There were many thousands of prostitutes in London, the figures vary. Prostitution as not illegal,but after the contagious diseases acts of the 1860s women could be picked up if suspected of being a prostitute, examined for VD and arrested.So arrest would label you a prostitute, Brothels were not illegal until after Stead in 1885.

The Ripper victims were Unfortunates' that is the extreme level of poverty, women of ,mainly no fixed abode, no sustainable work,often with alcohol or health problems, women who once may have decent lives but fallen into poverty due to circunstances. In this condition you do anything to survive including casual prostitution like our victims, that does not make them any less victims.They were not beggers, professional beggers or mendicants had to offer a service or get arrested, like selling matches, or shoelaces playing an instrument or road sweeping or having a disability. A woman on the streets would also be offering a service, anything from a blow job to full sex or she could go to the casual ward for the night.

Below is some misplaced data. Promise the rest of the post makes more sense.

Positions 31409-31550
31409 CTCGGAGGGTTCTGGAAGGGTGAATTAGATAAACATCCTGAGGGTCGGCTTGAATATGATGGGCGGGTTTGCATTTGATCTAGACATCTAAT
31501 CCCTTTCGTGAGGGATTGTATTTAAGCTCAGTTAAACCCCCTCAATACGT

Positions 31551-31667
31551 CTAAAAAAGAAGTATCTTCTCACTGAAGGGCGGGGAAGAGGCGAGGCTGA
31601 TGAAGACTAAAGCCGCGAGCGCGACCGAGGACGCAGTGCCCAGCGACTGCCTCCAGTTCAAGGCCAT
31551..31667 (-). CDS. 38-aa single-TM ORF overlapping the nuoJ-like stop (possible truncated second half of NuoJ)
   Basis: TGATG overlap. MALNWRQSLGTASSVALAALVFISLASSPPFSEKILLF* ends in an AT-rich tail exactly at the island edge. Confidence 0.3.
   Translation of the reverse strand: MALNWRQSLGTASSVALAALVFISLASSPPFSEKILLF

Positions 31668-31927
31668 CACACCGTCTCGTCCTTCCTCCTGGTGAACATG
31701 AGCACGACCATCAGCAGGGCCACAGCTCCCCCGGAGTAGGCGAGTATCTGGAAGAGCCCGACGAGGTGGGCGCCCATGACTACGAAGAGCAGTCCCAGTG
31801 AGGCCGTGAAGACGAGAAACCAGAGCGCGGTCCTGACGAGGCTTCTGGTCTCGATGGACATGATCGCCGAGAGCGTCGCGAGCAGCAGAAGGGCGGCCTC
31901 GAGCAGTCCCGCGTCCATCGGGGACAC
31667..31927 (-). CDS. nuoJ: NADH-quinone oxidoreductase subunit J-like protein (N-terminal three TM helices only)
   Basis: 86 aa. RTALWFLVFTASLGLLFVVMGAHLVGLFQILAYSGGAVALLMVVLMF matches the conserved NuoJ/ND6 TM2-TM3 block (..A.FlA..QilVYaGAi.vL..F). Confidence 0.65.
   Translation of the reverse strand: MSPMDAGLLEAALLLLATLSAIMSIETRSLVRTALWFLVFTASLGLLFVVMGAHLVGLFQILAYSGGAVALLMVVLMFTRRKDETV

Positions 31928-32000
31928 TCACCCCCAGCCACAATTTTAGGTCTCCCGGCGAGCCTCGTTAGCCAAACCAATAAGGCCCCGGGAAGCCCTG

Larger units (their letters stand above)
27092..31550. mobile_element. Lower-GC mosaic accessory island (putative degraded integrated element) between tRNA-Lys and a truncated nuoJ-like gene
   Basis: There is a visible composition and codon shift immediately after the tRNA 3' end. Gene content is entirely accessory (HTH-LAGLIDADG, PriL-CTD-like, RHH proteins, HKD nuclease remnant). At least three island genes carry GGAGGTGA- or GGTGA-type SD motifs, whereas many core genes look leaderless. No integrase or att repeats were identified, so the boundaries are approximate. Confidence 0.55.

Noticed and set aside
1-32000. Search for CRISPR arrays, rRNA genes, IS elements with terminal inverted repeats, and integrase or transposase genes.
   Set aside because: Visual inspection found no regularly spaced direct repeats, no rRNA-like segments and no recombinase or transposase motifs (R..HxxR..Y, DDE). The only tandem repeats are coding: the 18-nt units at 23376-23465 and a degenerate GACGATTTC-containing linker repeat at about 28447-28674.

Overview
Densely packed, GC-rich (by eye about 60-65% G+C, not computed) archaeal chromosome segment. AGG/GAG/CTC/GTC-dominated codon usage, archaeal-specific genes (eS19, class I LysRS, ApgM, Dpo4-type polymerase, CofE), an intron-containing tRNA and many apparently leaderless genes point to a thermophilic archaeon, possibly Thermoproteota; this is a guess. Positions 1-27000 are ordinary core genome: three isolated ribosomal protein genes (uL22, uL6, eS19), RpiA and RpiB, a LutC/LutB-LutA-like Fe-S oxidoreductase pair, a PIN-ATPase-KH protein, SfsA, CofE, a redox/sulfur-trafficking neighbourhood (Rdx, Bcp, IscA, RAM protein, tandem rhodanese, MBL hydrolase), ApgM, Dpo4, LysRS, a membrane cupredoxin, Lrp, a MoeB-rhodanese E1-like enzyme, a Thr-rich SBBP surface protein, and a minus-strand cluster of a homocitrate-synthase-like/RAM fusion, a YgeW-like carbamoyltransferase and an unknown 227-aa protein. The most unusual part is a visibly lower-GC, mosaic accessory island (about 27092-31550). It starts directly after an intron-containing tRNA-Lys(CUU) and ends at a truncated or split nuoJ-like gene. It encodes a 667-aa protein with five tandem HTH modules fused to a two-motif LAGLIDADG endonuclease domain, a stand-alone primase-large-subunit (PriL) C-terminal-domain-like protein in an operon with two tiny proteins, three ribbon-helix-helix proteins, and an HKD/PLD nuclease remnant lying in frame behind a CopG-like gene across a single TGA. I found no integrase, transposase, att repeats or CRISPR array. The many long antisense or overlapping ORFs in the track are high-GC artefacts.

Unpleasant as it was casual prostition had great advantages he you have nothing. A few drinks, a warm pub, company, money for a bed and a chance to blot out the misery of your life. A degree of freedom, chosing your own hours, no hard labour in a factory or The Workhouse.When their relationships with men broke down it was a temporary measure to survive. All the victims except for Mary Kelly had worked,in other jobs. Mary was the only one who seemed to have always worked as a prostitute or been supported by men and Liz had been a registered prostitute in Sweden but in London had run a coffee shop with Stride and worked as a cleaner.
I dont understand why casual prostitution is such an issue, their lives were bloody awful and they were strong women trying to keep body and soul together in a harsh world.

Miss Marple























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Last edited by miss marple : 10-27-2016 at 02:11 PM. Reason: cut
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  #18  
Old 10-27-2016, 02:20 PM
kjab3112 kjab3112 is offline